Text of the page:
• Fri. Feb 23rd, 2024


ByJade Jenkinson

Jan 30, 2015
courtesy of final reel

Many will be enticed to see Mortdecai solely because Johnny Depp has the starring role. It is true we have witnessed many a piece of classic character acting from Mr Depp, cementing his cult status by a repertoire of original and engaging characters. Yet despite willingness to give Mortdecai a chance, one cannot ignore the fact that the film just doesn’t cut the mustard. Centring on a foppish and aristocratic art dealer, Mortdecai is adapted from the highly acclaimed novels of Kyril Bonfiglioli and plays on the stereotype of the suave and narcissistic gentleman, creating an abundance of humour from his sociopathic tendencies. Written in the 1970s, it has obvious traces of somewhat outdated humour from films like the Carry On series. The plot sees Mordecai coerced by the MI5 under Inspector Martland (Ewan McGregor) to return a stolen Goya painting under threat of having his back catalogue of unpunished sins – including eight million pounds in unpaid taxes, brought to light. Director David Koepp shows his versatility from his previous work with Depp in the dark thriller Secret Window. It is true that whilst one cannot find fault in Depp’s performance – every raised eyebrow to delicately bumbled speech is pristine, Mortdecai is simply a very annoying character to spend the best part of two hours with.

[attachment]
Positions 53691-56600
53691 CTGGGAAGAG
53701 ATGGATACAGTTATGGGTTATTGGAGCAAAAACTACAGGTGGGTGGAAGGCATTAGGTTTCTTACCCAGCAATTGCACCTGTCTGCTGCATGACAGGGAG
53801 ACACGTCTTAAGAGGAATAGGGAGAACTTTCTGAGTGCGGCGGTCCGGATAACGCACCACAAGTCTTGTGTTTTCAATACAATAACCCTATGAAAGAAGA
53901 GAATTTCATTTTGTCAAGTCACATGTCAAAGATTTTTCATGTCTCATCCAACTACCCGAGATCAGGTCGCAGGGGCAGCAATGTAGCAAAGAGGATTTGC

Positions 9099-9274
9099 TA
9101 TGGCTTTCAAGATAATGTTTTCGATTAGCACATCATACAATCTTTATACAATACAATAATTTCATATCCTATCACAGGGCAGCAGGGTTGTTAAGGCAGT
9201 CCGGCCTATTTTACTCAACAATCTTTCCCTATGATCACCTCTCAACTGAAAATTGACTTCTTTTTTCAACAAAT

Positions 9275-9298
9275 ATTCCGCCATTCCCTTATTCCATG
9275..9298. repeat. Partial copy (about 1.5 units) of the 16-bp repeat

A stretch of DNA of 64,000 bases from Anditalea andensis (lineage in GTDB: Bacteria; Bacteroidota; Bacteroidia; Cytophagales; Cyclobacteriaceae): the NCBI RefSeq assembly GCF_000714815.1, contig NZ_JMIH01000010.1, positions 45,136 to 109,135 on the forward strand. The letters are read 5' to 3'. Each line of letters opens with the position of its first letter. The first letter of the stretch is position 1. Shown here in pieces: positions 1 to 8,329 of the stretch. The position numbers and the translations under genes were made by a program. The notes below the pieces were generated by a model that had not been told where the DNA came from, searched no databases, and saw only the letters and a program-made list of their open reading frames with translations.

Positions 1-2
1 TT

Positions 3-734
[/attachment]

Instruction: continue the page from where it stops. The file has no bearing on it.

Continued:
Paul Bettany plays the Watson to his Holmes, as a tougher-than-old-boots manservant Jock Strapp (yes, this is the kind of humour you’re in for) with an ability to multi-task not yet seen in a man. He does everything from ironing Mortdecai’s handkerchiefs to shooting his enemies. The acting style is caricatured with Ewan McGregor as the stringent police detective and Gwyneth Paltrow shoehorned as the controlling, uptight wife (one might say she barely needs to act).

As an action comedy, the film fails to deliver on both levels with its archaic humour focused on unfunny moustache banter interspersed with the odd few toilet jokes and messy implausible action.


Leave a Reply

Your email address will not be published. Required fields are marked *